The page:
Aluta continua: Prof Yosuf Veriava delivered the first Frances Ames Memorial Lecture.
A number of concerns about the role of medical practitioners emerged from the historical process surrounding the death of black consciousness icon Steve Biko, said Professor Yosuf Veriava.
Veriava was delivering the inaugural Frances Ames Memorial Lecture, titled Frances Ames and the Biko Doctors: Responsibilities of medical practitioners, hosted by the Department of Medicine recently.
The Frances Ames lecture, said Professor Marian Jacobs, Dean of the Faculty of Health Sciences, was one way of looking back on the dark side of healthcare in South Africa, and remembering the contributions made to advancing health and human rights.
As part of its centenary celebrations this year, the faculty renamed its conference room 4 as the Frances Ames Room in honour of Ames.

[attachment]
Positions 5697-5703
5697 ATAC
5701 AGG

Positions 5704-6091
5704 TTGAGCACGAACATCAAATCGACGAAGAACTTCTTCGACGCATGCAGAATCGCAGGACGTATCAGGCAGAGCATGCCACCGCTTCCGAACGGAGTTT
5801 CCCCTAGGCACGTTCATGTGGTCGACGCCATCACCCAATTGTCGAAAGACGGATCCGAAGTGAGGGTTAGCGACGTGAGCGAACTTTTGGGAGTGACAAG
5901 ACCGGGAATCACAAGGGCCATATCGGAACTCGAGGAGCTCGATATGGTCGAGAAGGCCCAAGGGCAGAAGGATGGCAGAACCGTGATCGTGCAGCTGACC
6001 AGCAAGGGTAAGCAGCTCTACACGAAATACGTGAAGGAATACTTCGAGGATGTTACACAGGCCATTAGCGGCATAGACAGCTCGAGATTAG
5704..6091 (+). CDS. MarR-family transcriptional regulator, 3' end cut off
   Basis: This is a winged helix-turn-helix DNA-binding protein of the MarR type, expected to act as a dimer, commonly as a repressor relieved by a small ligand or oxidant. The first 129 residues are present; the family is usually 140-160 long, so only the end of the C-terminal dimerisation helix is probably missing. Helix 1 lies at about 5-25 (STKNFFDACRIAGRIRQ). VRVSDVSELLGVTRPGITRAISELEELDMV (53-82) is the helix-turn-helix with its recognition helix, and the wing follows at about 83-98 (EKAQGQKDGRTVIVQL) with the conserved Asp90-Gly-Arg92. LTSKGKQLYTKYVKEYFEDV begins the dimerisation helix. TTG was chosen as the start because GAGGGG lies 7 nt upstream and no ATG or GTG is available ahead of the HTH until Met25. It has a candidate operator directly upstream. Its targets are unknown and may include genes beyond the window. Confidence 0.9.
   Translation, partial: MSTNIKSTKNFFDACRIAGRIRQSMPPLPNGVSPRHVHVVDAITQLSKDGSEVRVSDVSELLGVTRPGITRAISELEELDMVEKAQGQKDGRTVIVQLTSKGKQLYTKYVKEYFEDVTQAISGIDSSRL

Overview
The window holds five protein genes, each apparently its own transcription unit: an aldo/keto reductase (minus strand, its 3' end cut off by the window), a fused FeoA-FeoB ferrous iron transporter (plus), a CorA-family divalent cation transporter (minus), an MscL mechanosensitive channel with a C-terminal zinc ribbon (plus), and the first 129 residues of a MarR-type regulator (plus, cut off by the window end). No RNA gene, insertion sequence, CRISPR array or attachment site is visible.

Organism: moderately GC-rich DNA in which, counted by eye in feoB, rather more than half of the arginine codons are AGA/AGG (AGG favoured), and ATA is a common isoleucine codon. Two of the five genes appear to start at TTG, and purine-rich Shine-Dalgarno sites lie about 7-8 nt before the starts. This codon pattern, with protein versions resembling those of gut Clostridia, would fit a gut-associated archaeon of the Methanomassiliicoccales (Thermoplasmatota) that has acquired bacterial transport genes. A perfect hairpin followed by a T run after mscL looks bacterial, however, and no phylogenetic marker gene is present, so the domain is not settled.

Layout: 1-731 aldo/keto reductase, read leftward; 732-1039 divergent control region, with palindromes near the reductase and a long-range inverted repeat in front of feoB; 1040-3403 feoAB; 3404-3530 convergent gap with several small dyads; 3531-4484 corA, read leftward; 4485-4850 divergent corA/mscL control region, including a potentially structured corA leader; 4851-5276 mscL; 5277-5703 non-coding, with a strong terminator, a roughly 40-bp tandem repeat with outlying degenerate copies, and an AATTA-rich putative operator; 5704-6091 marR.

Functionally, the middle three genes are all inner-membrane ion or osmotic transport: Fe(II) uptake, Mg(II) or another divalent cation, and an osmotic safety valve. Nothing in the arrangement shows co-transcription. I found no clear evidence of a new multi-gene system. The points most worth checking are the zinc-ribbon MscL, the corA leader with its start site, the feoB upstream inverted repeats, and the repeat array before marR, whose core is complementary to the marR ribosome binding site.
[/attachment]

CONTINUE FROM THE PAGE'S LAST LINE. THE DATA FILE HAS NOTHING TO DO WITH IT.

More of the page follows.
Ames was one of UCT's most distinguished and loved professors before her death in 2002. She led a team of six doctors, including Veriava, who challenged the medical establishment and the apartheid government over Biko's death on 12 September 1977.
Veriava said the Biko case had highlighted shortcomings in the parameters of the doctor-patient relationship; the advocacy role of doctors, including that in relation to disempowered patients; the statutory responsibility of the Health Professions Council of South Africa; and the role of the organised medical profession.
"What have we learnt from those events?" Veriava asked. "Have the circumstances changed in our hospitals? Are the patients treated the way they should be treated? Is the professional relationship between us and the patients optimal? Are we still subordinating the interests of our patients to those individuals who control the healthcare system, often not in the best interests of the patients?"
The country is far from what Biko was fighting for, Veriava noted. "The Marikana disaster reflects on where and how far we still have to go."
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